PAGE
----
In his bestseller ‘The Time Keeper’, Mitch Albom says:
“Man alone measures time. Man alone chimes the hour. And, because of this, man alone suffers a paralysing fear that no other creature endures. A fear of time running out.”
It’s 2pm on a Sunday, you’re sat with your laptop, determined to get that essay done. You next find it to be 8pm and you’ve browsed through the entire ASOS sale section, started a new series, watched eight make up tutorials and eaten an entire packet of the Maltesers jumbo share packet.
Fear not if the above was a complete description of your entire life, and always seem to find yourself busy doing things you know you shouldn’t be doing instead of doing that thing you know you need to get done.
We’re all procrastinators, one way or another.
What is it?
In a nutshell, procrastinating is the act of delaying something that needs to be done currently, in favour of doing something that is less important and usually more enjoyable (even if that’s clearing through the 147 emails that have been sat in your junk box for months).
Chances are, whilst you’re reading this, there’s something very important you know you need to get done, but you can put your guilt aside because procrastinating is completely natural. Here’s why:
When we begin to feel emotionally overwhelmed by something that’s particularly important, the amygdala (the part of the brain which is responsible for emotions and memory) releases adrenaline, which protects negative emotions of panic and depression. Apparently, adrenaline also dulls the brain regions responses to planning and logical reasoning, which leaves us with a more impulsive brain system and convinces us that stalking people on Instagram for four hours isn’t such a bad idea, even if you have an exam tomorrow.
Why do we procrastinate?
Joseph Ferrari, a professor of psychology at DePaul University in the US, says procrastination, “really has nothing to do with time-management… To tell the chronic procrastinator to just do it would be like saying to a clinically depressed person: cheer up.”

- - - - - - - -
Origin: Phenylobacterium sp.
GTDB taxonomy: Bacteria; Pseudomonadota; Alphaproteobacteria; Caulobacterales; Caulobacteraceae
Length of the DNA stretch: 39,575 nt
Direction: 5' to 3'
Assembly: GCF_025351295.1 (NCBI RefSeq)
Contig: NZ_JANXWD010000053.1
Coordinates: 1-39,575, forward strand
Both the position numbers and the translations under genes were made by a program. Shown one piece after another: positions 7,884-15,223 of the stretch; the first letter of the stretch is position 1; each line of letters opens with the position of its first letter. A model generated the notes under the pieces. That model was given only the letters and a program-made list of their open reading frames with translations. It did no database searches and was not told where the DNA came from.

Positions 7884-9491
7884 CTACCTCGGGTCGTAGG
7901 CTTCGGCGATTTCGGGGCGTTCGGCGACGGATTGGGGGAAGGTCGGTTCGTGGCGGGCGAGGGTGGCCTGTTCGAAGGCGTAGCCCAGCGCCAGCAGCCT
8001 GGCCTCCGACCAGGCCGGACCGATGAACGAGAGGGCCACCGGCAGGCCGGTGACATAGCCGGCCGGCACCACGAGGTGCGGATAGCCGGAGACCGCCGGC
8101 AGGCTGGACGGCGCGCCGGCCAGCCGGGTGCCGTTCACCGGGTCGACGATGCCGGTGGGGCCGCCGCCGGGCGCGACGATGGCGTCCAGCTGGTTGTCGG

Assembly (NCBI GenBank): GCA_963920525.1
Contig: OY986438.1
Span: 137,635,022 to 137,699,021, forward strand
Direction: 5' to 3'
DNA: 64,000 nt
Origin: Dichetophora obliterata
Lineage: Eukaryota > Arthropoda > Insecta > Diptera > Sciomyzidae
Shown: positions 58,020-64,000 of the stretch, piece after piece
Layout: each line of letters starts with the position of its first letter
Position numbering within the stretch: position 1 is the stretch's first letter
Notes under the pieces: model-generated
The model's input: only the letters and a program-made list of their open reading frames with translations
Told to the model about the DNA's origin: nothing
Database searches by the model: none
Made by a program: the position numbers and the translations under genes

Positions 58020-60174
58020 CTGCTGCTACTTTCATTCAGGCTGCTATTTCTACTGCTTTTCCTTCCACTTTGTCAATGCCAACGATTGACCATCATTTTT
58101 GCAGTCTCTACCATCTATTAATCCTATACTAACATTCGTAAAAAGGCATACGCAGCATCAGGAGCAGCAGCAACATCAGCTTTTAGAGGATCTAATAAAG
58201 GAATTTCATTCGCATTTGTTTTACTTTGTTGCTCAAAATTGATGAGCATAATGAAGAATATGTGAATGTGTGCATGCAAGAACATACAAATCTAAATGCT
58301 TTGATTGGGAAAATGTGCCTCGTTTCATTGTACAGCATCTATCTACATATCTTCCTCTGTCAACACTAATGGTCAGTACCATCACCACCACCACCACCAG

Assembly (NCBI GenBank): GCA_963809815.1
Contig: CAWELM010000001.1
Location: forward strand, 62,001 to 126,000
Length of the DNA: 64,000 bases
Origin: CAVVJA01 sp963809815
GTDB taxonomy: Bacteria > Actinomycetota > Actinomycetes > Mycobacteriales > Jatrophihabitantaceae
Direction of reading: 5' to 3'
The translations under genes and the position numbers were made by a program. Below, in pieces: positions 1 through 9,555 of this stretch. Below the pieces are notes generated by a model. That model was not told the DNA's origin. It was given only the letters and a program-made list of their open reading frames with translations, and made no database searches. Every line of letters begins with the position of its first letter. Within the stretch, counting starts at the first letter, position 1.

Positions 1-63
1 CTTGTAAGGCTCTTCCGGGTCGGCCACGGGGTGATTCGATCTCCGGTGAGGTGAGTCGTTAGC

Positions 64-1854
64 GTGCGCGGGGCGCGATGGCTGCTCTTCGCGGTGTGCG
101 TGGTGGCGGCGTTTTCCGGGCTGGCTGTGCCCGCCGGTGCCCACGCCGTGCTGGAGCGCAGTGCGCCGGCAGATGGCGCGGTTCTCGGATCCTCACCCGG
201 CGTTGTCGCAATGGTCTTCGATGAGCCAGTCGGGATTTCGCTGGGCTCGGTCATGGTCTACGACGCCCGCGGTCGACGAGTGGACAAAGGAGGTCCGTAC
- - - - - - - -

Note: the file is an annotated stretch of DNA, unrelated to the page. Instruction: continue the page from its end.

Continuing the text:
Instead Ferrari claims we procrastinate for two basic reasons:
- We feel like we’re in the wrong mood to complete a specific task
- We assume this ‘mood’ will improve later on
So instead you take a nap, with belief that you’ll be more focused later. Which everybody knows is never really the case.
How can we stop?
Most of the things we procrastinate from aren’t entirely difficult, and only seem time-consuming because we waste more time thinking about doing the job than actually getting it done. We have all the talent and skill to get the task done, but what we really lack is the motivation.
- Make a plan: Set yourself goals (micro and macro) that you know you’ll be able to achieve, and get them done! Create a to-do list, and throughout the day tick off each task you’ve done. There’s nothing better than the growing sense of pride you get as you see your list become ever diminishing.
- Remove all distractions: Don’t sit and write an essay in front of the TV or with your phone. You’ll end up watching the same re-runs and regret it at 10pm when you’ve still not got past the introduction.
- Start the hard stuff first: This way you’ll have more time to do the task properly, and can get the minor jobs done once the big one is out of the way. Makes so much more sense right?
- Take regular breaks: Don’t try and be a hero and do everything in one go, because you can’t afford to use up all your will power for one task. You have a lot to get done so don’t be so hard on yourself.
- Believe in yourself: Tell yourself you can and you will – it’s that simple!
What do you think? What other tips would you add to beat procrastination? Have your say in the comments section below.